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Board of Game delisting domestic sheep and goats

 
Marilynn Methven
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Location: Wasilla, Alaska
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Up here in Alaska we are having some problems with the Board of Game wanting to remove sheep and goats from the clean list to stop any possible contact with the wild sheep to prevent spread of disease. They have all their science and are certain we should give up our sheep and goats so they can continue to do their hunts. I spoke before the board as well as several other farmers up here. Has anyone else had trouble with this. We are being told sheep are dying all over the place down there in the lower forty-eight. Many people use these animals for meat, milk and improving soil... clearing brush and keeping it clear. Also for fiber. We have some pretty upset and discouraged people here. Please think of us as you go through out your day. If you are the praying type, please pray they dont take our animals away from us.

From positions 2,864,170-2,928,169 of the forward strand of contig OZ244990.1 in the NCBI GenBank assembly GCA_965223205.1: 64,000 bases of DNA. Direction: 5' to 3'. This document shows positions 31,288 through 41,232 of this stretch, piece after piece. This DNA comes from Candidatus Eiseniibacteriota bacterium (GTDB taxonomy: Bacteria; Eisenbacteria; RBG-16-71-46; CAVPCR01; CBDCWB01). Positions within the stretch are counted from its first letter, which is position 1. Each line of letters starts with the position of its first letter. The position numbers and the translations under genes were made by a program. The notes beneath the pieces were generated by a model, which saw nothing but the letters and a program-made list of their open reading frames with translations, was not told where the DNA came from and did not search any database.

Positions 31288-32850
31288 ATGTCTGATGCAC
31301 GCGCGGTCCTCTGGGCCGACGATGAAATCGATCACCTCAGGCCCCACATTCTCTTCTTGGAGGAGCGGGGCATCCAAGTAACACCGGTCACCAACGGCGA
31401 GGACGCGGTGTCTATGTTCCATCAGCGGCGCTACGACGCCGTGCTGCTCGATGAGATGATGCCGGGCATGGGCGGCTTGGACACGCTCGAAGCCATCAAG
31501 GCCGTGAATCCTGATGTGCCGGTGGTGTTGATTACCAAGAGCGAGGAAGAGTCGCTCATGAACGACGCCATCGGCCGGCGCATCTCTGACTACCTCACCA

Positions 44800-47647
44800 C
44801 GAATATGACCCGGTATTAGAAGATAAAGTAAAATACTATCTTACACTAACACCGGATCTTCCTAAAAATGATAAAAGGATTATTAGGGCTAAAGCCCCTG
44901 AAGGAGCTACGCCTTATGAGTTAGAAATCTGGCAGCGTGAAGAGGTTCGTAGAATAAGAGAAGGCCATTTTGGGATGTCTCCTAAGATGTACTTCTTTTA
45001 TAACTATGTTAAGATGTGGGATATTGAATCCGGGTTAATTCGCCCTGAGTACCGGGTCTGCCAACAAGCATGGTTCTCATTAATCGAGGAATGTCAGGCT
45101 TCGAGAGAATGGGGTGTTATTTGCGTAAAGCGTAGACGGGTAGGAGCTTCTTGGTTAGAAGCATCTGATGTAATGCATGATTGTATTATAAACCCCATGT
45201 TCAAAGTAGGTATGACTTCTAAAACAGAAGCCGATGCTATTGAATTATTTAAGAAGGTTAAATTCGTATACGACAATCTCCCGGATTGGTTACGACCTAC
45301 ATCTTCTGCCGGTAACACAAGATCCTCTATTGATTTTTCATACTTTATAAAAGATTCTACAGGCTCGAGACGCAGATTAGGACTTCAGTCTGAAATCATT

kadence blevins
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I have seen someone on a facebook group posting about this. I believe they had some sort of petition or funds raising etc online. sorry it was more than a week ago but I cant remember specifically.

it's really terrible ): I know in 2010-ish years around there the same thing was being tossed around with the national parks. all the pack and cart goat people were being told they couldn't pack on the park land or soon wouldn't be able to. I know there was several petitions and things going on at the time about it and groups forming to compile information and show them that they aren't the reason for the wild ones dying. if I remember right at least a few of the parks that had plenty of pack goat people hiking backed off and didn't go through with the ban.